Writing a Meaningful Eulogy

Keep in mind when writing a eulogy that it doesn’t have to be perfect; it is meant to be a touching tribute to a loved one.

Writing a Eulogy

It’s an honor and privilege if you are asked to give the eulogy at a family member’s or friend’s funeral or memorial service. Most often, it’s because of a personal relationship a person had with the deceased as to why families choose specific individuals to deliver the eulogy. As our Funeral Directors at Roper & Sons in Lincoln, Nebraska, assist families in making funeral or memorial arrangements, the eulogy can be one part of the service that is often determined after the request has been made even if the funeral plans were made in advance.

A eulogy offers attendees the opportunity to reflect upon the person’s character, their accomplishments, and special memories that were created throughout their life. Depending upon the type of service, the personality of the loved one, and wishes made by the family, this will determine the style and tone of your eulogy, whether it’s lively and uplifting or more quiet and serious.

What information is included?

Start by writing down thoughts and feelings from the relationship you had with your loved one. Include pertinent information such as:

  • Family (parents, siblings, spouse, children, grandchildren)
  • Career and achievements
  • Things they enjoyed doing
  • Organizations they were passionate about
  • Characteristics that endured them to others
  • Funny stories about them

Be mindful of sharing anything too personal that may unintentionally make family or friends feel uncomfortable. Once you have an outline of what you want to say, then start formulating it in a way that will resonate with everyone in attendance.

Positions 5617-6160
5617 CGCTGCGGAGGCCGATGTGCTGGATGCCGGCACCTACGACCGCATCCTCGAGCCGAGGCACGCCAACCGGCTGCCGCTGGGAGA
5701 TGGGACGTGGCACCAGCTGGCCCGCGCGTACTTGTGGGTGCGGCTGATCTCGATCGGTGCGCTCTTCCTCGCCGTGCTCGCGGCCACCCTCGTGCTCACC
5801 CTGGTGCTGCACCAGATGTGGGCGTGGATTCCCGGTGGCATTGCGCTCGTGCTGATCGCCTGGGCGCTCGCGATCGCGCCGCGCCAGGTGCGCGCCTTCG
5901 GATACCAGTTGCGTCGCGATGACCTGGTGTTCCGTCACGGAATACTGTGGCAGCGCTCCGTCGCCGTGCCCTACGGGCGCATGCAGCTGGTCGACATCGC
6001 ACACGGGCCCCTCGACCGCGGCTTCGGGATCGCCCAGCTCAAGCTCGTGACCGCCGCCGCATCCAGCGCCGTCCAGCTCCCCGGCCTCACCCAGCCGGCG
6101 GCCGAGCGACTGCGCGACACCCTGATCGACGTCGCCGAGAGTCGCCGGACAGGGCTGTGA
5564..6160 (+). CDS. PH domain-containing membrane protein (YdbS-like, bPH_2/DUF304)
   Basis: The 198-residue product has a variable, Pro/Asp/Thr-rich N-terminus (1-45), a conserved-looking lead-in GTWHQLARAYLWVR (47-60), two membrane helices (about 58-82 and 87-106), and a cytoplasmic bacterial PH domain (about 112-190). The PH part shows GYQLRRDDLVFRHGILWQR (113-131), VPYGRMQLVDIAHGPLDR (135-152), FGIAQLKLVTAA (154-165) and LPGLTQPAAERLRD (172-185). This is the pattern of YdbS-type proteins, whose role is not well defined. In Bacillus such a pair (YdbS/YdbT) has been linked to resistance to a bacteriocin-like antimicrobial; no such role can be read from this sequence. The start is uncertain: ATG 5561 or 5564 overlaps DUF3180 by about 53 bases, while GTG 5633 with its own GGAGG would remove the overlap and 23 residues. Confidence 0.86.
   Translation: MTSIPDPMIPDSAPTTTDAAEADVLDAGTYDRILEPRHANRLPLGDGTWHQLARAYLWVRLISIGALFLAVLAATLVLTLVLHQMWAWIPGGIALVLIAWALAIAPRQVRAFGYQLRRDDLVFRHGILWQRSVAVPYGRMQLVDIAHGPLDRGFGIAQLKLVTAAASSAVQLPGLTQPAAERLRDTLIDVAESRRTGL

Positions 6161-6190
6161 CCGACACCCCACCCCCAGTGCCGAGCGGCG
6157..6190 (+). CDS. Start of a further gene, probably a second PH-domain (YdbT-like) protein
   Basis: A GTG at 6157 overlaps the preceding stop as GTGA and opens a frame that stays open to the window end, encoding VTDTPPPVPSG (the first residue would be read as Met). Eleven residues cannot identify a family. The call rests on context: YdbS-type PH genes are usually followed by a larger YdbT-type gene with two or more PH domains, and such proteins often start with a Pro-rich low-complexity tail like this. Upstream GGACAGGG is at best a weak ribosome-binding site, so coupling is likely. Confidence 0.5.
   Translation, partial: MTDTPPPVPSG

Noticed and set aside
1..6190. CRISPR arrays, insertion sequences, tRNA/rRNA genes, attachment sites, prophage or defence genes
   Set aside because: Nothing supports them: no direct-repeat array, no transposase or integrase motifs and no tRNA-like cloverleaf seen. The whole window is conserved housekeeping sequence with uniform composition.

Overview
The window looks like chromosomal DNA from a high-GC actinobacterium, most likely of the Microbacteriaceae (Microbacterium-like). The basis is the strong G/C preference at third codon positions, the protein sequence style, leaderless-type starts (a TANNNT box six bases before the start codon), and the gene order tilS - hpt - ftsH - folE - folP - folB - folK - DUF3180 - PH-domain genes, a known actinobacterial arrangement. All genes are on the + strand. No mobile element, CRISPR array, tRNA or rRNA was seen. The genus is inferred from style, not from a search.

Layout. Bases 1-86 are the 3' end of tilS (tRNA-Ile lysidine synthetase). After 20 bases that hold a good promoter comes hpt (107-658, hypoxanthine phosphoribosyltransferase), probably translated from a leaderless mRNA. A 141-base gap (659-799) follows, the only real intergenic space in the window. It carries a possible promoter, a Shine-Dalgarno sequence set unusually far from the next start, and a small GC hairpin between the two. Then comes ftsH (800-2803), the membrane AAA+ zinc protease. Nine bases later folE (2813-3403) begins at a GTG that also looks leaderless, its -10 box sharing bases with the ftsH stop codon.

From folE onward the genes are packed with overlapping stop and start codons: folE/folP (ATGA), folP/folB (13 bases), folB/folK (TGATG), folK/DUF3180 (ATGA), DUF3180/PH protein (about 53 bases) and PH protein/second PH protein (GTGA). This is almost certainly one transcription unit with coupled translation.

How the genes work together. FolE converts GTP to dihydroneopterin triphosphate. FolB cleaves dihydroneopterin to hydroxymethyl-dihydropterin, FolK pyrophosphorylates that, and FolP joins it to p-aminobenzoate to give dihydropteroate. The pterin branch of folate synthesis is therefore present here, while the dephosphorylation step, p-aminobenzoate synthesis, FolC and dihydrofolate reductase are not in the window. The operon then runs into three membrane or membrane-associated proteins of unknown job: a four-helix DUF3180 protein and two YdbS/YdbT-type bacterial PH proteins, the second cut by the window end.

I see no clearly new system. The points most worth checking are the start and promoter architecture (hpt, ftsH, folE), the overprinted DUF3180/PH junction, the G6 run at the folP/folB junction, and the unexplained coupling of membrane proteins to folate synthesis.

How long should it be?

Keeping your eulogy from five to ten minutes is a good length of time to speak, but there are several factors that will determine an appropriate length. Be sure to ask if there are other family members or friends speaking so that you can adjust the length accordingly. Sometimes a sole eulogy can be given by one person and will represent a comprehensive life sketch for those in attendance. Many times several individuals will be asked to speak. If this is the case, a concise and heartfelt speech is best, both for the speaker and the listeners.

Regardless of the length, when presenting the eulogy, be familiar with the content so that you can speak from the heart rather than read the entire eulogy, if possible.

How do you end a eulogy?

Your final words in a eulogy should be comforting and meaningful to those in attendance. You are saying goodbye to someone who meant a great deal to everyone there, someone who impacted their lives. This may be the most difficult part of the eulogy as you may experience varying degrees of emotion yourself including crying and struggling to speak. Do your best to remind everyone why your loved one will be missed and to keep their memory alive. Close by saying your personal goodbye.

Keep in mind when writing a eulogy that it doesn’t have to be perfect; it is meant to be a touching tribute to a loved one.

If you are planning a funeral service at Roper & Sons in Lincoln, Nebraska, our Funeral Directors are ready to assist you in any way we can.

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All too often, we struggle with what to say when comforting a grieving friend. What is enough? What is too much? What seems contrite? The compassionate part of us wants to say something comforting, to support our friend, to show we care.